Lignin is unable to serve as the sole carbon and energy source for white rot fungi. In order for lignin degradation to proceed, white rot fungi require an additional more readily utilizable source of carbon (Ander and Eriksson 1975; Kirk et al. 1976). It has been hypothesized that the normal mode for white rot fungi to degrade wood is by simultaneous attack of polysaccharides and lignin (Boominathan and Reddy 1992). Degradation of cellulose and hemicellulose provides glucose for the fungus and when the flow of sugar ceases, the fungus starves and thereby goes from primary to secondary metabolism.
White rot fungi degrade lignin at the onset of the secondary growth phase, when utilizable nutrients are depleted and primary fungal growth ceases (Bonnarme et al. 1991). However, it should be considered that the concepts of primary and secondary metabolism might be an oversimplification regarding lignin degradation during natural conditions where fungal growth and lignin degradation can occur at the same time. Carbon, nitrogen, and manganese are all critical nutritional variables in triggering secondary metabolism and the production of ligninolytic enzymes including LIP and MnP by P. chrysosporium and other white rot fungi (Bonnarme et al. 1991). Considering that the nitrogen content of wood is very low (C/N 350-500/1) (Cowling and Merrill 1966), it is no surprise that nitrogen plays an important role in growth and metabolism (Buswell and Odier 1987; Kirk and Farrell 1987). In P. chrysosporium, limitation of nitrogen, carbon, or sulfur (Jeffries et al. 1981) can trigger secondary metabolism and lignin degradation. Fungal degradation of lignin in wheat straw was affected by the amount of nitrogen (NH4NO3), which appears to repress lignin degradation, by most fungi on this substrate (Zadrazil and Brunnert 1980). However, nutrient nitrogen only had a moderate influence on lignin mineralization by T. versicolor and almost no influence on P. ostreatus and Lentinus edodes (Leatham and Kirk 1983). In general, nitrogen repression of lignin degradation in white rot fungi is common but it is not always a rule.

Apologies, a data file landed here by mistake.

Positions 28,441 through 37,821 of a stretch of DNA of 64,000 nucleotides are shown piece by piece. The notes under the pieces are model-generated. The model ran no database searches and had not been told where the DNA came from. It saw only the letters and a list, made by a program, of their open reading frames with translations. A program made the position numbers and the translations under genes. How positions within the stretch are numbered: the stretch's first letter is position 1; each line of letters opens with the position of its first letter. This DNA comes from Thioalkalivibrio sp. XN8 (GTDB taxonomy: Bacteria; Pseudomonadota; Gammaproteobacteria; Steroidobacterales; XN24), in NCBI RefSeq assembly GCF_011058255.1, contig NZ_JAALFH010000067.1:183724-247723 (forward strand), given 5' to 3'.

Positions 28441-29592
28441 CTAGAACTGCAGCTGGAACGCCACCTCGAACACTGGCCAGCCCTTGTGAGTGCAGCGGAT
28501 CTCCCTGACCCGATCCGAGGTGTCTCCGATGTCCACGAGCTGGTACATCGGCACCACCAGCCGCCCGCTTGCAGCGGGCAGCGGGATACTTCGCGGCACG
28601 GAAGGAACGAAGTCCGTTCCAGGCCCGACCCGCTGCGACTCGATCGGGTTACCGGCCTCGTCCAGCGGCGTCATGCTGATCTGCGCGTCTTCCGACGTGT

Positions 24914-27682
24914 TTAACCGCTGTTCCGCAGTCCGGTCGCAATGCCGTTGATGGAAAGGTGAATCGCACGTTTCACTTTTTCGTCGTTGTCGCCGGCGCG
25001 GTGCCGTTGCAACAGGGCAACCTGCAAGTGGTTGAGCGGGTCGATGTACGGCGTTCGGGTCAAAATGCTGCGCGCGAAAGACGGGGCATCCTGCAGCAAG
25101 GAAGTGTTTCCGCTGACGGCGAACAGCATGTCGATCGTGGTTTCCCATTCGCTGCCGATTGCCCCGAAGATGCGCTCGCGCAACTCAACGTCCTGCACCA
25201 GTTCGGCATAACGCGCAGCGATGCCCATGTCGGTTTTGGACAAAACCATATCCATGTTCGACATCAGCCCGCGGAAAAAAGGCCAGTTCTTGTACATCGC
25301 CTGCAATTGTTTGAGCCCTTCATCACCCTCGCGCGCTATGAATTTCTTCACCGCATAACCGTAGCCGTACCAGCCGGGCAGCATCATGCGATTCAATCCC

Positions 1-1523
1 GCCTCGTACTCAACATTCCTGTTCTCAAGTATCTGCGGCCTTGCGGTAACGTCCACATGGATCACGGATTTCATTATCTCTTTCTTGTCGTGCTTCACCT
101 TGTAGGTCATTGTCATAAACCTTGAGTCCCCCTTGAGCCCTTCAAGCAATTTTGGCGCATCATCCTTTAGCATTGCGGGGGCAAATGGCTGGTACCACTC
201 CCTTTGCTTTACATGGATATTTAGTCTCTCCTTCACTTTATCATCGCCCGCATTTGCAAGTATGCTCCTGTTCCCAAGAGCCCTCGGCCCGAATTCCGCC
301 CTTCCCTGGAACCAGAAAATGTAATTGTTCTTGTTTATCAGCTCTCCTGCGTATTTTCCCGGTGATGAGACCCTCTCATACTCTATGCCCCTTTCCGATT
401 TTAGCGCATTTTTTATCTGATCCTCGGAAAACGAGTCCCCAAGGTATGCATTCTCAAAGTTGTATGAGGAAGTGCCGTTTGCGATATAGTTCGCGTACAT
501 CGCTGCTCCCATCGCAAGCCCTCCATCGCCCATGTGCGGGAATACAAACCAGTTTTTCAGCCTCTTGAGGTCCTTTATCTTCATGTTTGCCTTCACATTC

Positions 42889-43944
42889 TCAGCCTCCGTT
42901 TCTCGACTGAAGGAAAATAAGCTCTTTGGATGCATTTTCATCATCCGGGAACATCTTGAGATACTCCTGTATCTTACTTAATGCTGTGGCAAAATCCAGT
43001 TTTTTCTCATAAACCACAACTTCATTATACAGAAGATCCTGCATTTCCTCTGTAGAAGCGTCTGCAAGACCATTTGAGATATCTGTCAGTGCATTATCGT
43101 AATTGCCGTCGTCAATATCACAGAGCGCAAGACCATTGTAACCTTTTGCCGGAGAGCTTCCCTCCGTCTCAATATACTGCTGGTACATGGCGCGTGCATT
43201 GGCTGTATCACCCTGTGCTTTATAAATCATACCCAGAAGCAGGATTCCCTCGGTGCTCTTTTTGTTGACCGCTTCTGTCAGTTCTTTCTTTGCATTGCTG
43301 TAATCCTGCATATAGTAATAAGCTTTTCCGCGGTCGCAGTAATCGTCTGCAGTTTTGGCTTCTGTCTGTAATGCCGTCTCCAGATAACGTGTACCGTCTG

The ligninolytic activity in P. chrysosporium is also triggered in cultures where carbon becomes limiting. The activity appears when the carbon source is depleted, and this activity is associated with a decrease of mycelial dry weight. The amount of lignin degraded depends on the amount of carbohydrate provided, which in turn determines the amount of mycelium produced during primary growth (Jeffries et al. 1981).
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